Sponsored riots have carried placards accusing these organisations as being behind Boko Haram terror.
Boko Haram Gets Arms and Ammunition From Nigerian Army
While the Nigerian government and its security departments have not been shy in blaming everyone and everything for Boko Haram proving that it was anything but “technically defeated,” and claiming in the latest conspiratorial article that the group was receiving arms and ammunition from struggling and dying ISIS, the evidence points quite contrary and is very unsettling.
In a recent video outburst after Boko Haram was alleged to have massacred over 200 Nigerian soldiers at Metele, the soldiers lamented that Boko Haram seized so many deadly weapons in its recent raids including a prized “40 barrel” gun.
“PREMIUM TIMES checks reveal that 40-barrel officially known as BM-21, is one of the world’s deadliest war weapon.
“On wheels, it can launch up to 40 122mm rockets in 20 seconds, at ranges up to 20km. It is designed to deliver its deadly ammunition over an area rather than a point.”
The above quote can be read in PREMIUMTIMES article of 11/24/2018 titled “Nigerian soldiers fighting Boko Haram release video, lament obsolete weapons, accuse commanders of corruption.”
Successive successful raids of barracks upon barracks have left Boko Haram terrorists well armed courtesy of the Nigerian army which appears to set up military formations with large stockpiles of weaponry and little to no air support and capacity including simple things as food and salaries, to attack and less yet, to defend themselves and protect their ammo stash.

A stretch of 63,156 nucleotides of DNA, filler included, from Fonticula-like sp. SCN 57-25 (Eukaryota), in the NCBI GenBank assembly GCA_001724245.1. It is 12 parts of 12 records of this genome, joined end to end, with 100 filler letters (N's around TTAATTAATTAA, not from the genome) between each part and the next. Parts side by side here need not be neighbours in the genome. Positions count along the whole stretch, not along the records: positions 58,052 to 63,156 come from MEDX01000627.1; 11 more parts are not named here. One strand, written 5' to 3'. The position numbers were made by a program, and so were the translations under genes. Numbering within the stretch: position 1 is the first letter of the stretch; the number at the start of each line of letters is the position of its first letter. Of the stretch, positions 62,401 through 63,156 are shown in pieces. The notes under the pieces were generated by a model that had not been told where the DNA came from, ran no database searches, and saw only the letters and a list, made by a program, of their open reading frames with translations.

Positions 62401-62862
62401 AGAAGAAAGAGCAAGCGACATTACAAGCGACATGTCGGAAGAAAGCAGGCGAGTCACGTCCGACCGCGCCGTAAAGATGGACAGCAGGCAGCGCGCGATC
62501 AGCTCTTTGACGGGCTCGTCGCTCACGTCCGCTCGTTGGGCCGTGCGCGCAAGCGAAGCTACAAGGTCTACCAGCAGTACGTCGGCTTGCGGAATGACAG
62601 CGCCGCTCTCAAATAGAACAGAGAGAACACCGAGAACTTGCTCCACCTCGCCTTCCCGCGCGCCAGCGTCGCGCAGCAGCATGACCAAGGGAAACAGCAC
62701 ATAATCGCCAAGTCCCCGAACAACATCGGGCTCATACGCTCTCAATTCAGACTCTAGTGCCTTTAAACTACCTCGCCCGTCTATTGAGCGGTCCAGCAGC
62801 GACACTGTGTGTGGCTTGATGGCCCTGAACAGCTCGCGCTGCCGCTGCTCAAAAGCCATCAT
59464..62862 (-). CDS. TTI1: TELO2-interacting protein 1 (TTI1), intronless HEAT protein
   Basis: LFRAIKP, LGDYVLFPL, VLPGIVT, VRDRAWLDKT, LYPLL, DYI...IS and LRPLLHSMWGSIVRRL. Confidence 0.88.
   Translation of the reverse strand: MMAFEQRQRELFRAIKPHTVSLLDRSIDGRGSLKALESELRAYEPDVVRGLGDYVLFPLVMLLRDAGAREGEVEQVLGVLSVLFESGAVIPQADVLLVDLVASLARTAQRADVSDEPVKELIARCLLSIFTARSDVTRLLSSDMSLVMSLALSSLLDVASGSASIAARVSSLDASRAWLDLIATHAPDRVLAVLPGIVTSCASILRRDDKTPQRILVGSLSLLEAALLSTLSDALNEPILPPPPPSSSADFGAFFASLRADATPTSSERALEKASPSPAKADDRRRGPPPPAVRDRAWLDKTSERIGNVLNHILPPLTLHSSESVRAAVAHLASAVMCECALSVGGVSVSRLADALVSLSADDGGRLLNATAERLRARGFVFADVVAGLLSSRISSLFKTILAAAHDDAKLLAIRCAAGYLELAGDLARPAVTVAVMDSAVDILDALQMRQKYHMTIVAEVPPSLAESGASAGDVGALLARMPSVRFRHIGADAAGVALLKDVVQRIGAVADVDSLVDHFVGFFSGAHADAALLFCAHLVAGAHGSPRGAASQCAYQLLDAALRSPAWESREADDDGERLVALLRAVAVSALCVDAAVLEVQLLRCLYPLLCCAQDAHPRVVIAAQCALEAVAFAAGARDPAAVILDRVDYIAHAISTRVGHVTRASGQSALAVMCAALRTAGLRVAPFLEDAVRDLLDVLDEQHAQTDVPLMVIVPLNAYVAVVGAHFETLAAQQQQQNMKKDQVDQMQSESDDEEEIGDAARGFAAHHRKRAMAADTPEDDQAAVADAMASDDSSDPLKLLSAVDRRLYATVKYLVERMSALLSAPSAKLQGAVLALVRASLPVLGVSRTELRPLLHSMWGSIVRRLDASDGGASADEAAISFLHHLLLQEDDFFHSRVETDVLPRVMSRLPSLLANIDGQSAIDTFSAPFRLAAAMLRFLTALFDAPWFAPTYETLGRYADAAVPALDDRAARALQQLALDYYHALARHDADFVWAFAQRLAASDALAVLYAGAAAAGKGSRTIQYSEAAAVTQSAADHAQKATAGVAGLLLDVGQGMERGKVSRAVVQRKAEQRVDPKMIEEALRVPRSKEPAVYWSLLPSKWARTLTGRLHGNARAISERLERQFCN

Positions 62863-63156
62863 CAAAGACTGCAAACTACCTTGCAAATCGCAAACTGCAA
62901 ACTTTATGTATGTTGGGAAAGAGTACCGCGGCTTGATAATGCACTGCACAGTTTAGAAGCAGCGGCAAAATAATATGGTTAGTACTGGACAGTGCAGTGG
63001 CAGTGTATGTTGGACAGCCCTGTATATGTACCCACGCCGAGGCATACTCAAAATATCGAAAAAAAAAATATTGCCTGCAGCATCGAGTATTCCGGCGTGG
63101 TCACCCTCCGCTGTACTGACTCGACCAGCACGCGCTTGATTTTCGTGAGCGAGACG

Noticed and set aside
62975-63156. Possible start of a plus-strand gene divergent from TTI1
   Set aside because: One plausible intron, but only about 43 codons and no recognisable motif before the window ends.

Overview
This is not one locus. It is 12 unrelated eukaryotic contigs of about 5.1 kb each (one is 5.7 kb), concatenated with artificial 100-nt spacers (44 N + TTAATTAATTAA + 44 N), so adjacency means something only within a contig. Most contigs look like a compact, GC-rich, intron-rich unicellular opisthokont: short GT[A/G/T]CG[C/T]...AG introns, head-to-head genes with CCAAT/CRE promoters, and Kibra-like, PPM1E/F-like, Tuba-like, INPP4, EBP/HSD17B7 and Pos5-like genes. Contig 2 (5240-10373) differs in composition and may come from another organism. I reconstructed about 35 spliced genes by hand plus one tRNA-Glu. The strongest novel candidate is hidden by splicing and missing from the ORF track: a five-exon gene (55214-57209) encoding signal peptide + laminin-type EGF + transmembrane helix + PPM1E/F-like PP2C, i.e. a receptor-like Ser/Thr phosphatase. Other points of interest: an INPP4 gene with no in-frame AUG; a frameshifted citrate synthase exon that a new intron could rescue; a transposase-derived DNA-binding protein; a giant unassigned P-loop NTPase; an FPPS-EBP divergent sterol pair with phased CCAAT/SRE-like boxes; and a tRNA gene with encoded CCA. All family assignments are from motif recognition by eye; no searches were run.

As each battalion falls, Boko Haram secures unlimited weaponry for future successful attacks on the Nigerian military and people of Borno.
Additionally, the Buhari government and military command has been accused of freeing all the deadly Boko Haram terror masterminds and battle commanders. News reports had it that soldiers who survived the Metele massacre lamented that the terrorists who attacked them had just been captured but released on “order from above.” This is quite disturbing.
Swap deals and an “unconstitutional” amnesty by the Buhari government, have released practically all deadly terrorists captured.
Secret trials by this government have even freed terrorists captured by the previous administration. The maximum sentences a judge in Abuja, Justice Nyako gave terrorists captured by the previous government, was 2 years. Time already spent.
Unlike what is stipulated in Nigeria’s anti-terror laws and as happens in Cameroon, Kenya and other similarly plagued countries, Nigeria refuses to sentence terrorists to death but rather pays and frees them, thus maintaining an eternal cycle of terror, terror-war and the juicy untagged cash budget for the “war against terror.”
Calls for the sack of Nigeria’s military chiefs accused of ineptitude and distraction of corruption, have fallen on deaf ears as Nigeria’s leadership focuses on its re-election and the loyalty of the military leadership for its personal security.
There comes a time when a nation’s leadership would be taking the most responsible decision by stepping down. This would have happened in any civilized country. Sadly this is not the case for Nigeria and the nations people are too docile to rise up in the interests of the lives of its desperate soldiers and civilians.
Written by Dr. Perry Brimah